Older readers may remember a film called “Laughter in Paradise”. An elderly practical joker lies on his deathbed, attended by a nurse who is reading a newspaper at the bedside. Reaching for a box of matches, he lights the bottom of her paper; but the hilarity caused by her subsequent distress is too much for his slender frame and the laughter finishes him off. In his will, he leaves £50,000 to each of his four remaining relatives, but with conditions attached. In order to inherit this windfall – and £50,000 bought a lot when the film was made in 1951 - his spinster sister, who treats her staff with contempt, has to work as a maid and keep the job for a month. A self-effacing bank clerk has to hold up his manager at gun point and force him to hand over the keys to the safe. A gambling playboy has to marry the first woman he meets after the reading of the will; and a respectable retired army officer, played memorably by Alastair Sim, has to commit a crime that carries a custodial sentence of more than 28 days.
The film and its challenges came to mind because, in a few weeks time, I am doing Desert Island Discs. The connection will become clear in a moment.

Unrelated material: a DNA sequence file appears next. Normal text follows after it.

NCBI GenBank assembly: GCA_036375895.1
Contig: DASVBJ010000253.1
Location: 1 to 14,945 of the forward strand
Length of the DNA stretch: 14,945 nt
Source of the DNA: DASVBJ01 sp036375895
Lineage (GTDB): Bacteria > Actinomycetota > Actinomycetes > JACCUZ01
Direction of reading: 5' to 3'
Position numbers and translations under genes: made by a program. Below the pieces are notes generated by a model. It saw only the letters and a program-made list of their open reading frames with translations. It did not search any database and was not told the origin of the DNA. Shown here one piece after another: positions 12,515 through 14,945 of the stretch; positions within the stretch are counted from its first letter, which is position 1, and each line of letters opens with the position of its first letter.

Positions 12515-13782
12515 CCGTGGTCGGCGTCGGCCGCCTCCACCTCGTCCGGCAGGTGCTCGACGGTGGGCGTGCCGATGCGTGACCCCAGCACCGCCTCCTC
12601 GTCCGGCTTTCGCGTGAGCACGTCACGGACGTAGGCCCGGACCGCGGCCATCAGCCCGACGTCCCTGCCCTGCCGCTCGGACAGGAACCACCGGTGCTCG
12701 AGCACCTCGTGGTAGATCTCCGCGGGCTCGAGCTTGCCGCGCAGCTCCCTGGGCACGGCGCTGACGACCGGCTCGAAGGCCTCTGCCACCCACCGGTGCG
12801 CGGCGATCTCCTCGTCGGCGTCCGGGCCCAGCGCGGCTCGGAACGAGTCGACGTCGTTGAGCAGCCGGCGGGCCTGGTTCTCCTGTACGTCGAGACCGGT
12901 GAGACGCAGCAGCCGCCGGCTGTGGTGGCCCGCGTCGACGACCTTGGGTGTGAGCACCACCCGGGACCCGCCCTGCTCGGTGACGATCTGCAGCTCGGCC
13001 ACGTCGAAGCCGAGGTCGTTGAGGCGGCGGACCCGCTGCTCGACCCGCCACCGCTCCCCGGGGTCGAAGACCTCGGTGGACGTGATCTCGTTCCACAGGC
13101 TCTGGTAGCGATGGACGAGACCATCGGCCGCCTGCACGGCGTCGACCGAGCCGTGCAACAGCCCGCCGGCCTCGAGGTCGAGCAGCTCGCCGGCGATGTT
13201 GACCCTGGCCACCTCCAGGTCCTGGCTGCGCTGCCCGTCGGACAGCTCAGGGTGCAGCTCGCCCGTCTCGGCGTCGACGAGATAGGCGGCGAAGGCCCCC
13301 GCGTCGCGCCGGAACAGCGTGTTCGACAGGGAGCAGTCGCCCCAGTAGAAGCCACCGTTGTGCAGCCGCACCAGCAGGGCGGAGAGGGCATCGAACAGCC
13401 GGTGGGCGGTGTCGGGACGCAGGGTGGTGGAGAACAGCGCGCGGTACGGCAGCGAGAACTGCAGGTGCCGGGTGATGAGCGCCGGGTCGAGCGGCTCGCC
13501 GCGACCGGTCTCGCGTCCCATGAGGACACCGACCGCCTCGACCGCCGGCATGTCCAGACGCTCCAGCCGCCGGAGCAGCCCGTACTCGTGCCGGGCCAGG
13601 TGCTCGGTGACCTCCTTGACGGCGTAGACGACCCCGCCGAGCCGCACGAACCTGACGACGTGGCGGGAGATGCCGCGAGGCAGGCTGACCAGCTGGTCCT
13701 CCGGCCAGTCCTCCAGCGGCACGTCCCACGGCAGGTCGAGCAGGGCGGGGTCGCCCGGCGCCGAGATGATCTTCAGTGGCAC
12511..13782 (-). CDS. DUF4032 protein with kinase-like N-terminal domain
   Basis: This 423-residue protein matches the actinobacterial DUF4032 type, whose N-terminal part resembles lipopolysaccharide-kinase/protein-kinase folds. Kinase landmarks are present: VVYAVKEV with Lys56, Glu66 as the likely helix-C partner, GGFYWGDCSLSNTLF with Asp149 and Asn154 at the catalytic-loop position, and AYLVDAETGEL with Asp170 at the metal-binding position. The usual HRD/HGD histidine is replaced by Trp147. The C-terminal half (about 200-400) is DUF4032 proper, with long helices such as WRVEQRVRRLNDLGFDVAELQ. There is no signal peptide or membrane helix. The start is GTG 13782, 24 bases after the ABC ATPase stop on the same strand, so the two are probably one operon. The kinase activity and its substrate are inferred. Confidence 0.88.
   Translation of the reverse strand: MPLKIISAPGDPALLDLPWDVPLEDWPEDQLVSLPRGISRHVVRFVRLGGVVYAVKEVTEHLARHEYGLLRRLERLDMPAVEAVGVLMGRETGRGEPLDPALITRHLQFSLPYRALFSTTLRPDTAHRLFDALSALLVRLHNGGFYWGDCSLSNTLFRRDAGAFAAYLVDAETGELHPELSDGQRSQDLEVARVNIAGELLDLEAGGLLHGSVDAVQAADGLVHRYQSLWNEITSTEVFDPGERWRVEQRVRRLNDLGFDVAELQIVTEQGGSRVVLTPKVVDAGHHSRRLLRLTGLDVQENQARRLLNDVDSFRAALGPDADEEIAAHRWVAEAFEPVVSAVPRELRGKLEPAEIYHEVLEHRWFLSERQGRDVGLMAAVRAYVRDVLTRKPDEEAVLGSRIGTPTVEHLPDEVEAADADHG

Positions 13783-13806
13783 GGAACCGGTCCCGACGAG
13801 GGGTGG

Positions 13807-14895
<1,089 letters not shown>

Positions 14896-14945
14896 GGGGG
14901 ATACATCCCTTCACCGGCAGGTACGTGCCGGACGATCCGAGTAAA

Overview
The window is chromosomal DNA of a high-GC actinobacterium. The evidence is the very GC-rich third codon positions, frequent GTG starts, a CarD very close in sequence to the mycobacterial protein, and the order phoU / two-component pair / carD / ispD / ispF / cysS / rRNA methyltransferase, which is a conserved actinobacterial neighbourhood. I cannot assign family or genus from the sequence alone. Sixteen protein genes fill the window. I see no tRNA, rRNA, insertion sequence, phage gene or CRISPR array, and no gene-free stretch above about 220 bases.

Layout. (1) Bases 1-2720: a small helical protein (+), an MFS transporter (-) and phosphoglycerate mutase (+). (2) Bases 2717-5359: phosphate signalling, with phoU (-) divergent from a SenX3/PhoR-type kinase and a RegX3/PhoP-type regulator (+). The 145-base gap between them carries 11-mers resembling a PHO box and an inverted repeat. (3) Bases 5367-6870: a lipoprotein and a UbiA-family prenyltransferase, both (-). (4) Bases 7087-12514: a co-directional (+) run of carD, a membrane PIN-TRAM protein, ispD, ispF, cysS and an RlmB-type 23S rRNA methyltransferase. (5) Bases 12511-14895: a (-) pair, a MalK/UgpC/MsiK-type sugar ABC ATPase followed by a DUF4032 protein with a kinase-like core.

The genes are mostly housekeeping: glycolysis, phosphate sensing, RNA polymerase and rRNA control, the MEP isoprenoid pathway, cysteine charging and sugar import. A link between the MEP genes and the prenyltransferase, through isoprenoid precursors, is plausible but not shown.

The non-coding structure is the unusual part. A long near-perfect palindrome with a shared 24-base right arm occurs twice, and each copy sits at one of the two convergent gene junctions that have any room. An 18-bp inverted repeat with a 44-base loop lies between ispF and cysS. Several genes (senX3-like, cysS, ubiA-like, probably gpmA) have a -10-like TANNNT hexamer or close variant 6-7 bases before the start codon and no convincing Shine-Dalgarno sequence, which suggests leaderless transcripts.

My interview on a notional desert island is not on Radio 4 with Kirsty Young, but in St Mary Bourne with Bruce Parker. It is to raise funds for my local party and help it meet its challenging quota from Headquarters. Tickets to my surprise have sold out – possibly because a good meal follows the encounter. I haven’t looked on ebay to see whether there is a black market, but there is certainly a waiting list. The show might conceivably go on tour, starting at the Lights in the footsteps of my colleague Ann Widdecombe.
Choosing eight records is an intellectual challenge. On my short list is Charles Penrose and the Laughing Policeman – recorded not long before Laughter in Paradise. Nowadays you don’t meet many laughing policemen, unless you tell them that you were only doing 69 mph on the A303.
But I am thinking of a clause in my will inspired by Laughter in Paradise. To collect whatever is left after whoever is Chancellor of the Exchequer takes his slice, the family may have to comply with one condition. As the curtains in the crematorium close, and the vicar presses the button that propels my coffin gently towards the flames, taking my mortal remains to eternity, my last will and testament may require that, instead of some mournful dirge, the Laughing Policeman should entertain the mourners. Laughter in Paradise indeed – or, more likely after the Daily Telegraph and the Legg Review have passed judgement on MP's - Laughter in Purgatory.